Healthcare professionals can help signpost patients with Parkinson’s disease to support and offer practical help in coping, a charity said after it emerged that two fifths of patients had hidden their symptoms from others.
According to a Parkinson’s UK survey of 1,868 people with Parkinson’s disease by ComRes, 37% of people diagnosed with the condition had either concealed symptoms or lied about having the condition. The same number reported the negative emotions they experienced after diagnosis and 18% felt “their world was ending”, with another 13% uncertain about who to turn to.
Younger patients were the hardest to be emotionally hit by the diagnosis.
Parkinson’s UK service improvement programme manager Katherine Frenchsaid primary care staff can help the 127,000 patients in the UK by signposting them to resources about the condition.
They also have a role in answering the questions patients may be afraid to ask.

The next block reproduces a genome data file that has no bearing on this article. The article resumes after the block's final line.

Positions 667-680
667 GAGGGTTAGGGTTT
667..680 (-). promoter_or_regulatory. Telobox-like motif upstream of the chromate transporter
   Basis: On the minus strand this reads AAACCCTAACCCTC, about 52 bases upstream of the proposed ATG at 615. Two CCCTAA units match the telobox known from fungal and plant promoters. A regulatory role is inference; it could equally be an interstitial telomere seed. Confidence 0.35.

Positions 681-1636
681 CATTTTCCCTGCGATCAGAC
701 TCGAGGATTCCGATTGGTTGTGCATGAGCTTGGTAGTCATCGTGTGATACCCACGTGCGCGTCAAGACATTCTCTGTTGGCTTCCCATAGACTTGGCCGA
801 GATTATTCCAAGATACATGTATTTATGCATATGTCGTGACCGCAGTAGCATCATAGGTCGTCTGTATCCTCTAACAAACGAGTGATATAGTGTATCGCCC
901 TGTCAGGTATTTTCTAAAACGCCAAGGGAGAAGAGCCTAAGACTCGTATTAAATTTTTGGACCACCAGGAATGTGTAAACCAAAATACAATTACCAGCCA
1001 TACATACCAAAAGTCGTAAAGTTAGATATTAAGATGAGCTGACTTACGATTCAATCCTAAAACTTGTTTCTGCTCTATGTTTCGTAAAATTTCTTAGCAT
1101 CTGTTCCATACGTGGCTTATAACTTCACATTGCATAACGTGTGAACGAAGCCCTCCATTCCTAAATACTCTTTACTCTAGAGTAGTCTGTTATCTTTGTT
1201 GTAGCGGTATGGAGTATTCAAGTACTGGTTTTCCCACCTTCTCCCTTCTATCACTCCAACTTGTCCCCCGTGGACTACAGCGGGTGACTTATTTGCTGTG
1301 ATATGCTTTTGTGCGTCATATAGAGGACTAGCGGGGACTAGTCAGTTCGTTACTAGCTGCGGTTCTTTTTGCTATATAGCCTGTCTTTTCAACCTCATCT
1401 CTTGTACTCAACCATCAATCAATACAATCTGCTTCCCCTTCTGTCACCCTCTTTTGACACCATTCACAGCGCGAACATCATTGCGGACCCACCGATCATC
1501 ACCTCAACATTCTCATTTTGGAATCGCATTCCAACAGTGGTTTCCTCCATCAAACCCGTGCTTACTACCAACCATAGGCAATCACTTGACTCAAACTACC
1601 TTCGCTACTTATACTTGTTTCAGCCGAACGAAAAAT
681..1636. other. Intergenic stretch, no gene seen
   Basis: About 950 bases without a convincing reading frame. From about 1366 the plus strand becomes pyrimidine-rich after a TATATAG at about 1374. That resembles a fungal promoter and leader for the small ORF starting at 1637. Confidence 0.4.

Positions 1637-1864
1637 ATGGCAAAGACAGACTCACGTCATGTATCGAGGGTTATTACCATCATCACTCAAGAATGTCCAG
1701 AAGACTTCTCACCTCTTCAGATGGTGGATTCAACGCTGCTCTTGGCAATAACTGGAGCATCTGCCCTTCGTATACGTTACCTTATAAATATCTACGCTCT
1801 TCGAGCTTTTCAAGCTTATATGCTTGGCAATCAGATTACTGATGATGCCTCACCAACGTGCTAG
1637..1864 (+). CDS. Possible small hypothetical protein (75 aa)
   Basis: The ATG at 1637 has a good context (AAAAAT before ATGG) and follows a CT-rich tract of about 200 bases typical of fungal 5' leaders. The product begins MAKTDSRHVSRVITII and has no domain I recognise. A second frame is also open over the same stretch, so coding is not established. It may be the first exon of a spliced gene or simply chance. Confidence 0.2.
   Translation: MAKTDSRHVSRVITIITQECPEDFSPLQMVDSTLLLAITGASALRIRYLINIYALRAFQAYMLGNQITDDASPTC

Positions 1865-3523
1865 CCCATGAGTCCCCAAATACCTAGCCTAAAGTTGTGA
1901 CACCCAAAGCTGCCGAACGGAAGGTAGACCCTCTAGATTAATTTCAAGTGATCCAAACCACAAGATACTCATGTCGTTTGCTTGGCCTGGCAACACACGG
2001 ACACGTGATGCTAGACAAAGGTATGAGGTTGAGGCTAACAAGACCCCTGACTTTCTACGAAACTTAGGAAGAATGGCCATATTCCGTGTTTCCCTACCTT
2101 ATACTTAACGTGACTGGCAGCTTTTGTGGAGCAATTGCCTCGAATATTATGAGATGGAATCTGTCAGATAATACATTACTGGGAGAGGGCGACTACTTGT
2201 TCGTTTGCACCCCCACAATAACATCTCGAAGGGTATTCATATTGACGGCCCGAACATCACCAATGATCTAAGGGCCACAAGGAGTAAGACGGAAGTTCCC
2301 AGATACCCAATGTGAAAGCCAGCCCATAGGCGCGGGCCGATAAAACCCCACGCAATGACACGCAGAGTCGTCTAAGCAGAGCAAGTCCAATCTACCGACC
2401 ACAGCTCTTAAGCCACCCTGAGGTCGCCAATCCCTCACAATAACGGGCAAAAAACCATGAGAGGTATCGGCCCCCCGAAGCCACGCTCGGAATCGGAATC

She said the charity was also keen for primary care staff to understand the resources on offer, such as peer support groups for patients.
“Primary care professionals are really good at encouraging people to be quite proactive in managing their conditions and to ensure that people are getting the right support.”
She said they had a crucial role in making sure patients understand the complexities of their condition and getting the medication regime right. No two patients are on the same regime, she said and primary care professionals need to make sure patients know they should come back to the practice if their medication needs altering for make it work for them.
‘They can also encourage people in the early stages to loop into other primary care services, particularly physiotherapy.”
Referrals to occupational therapy can also help with small adjustments or aids to help them cope with the condition.
Primary care nurses follow up diagnoses which gives patients an opportunity to ask about important issues such as how long they will be able to continue working.
“If you have got a multidisciplinary team within primary care build that relationship (with them), understand that they are anxious, particularly about some of the symptoms if they are a younger age,” said French.
“It’s really about being able to help them understand their symptoms.”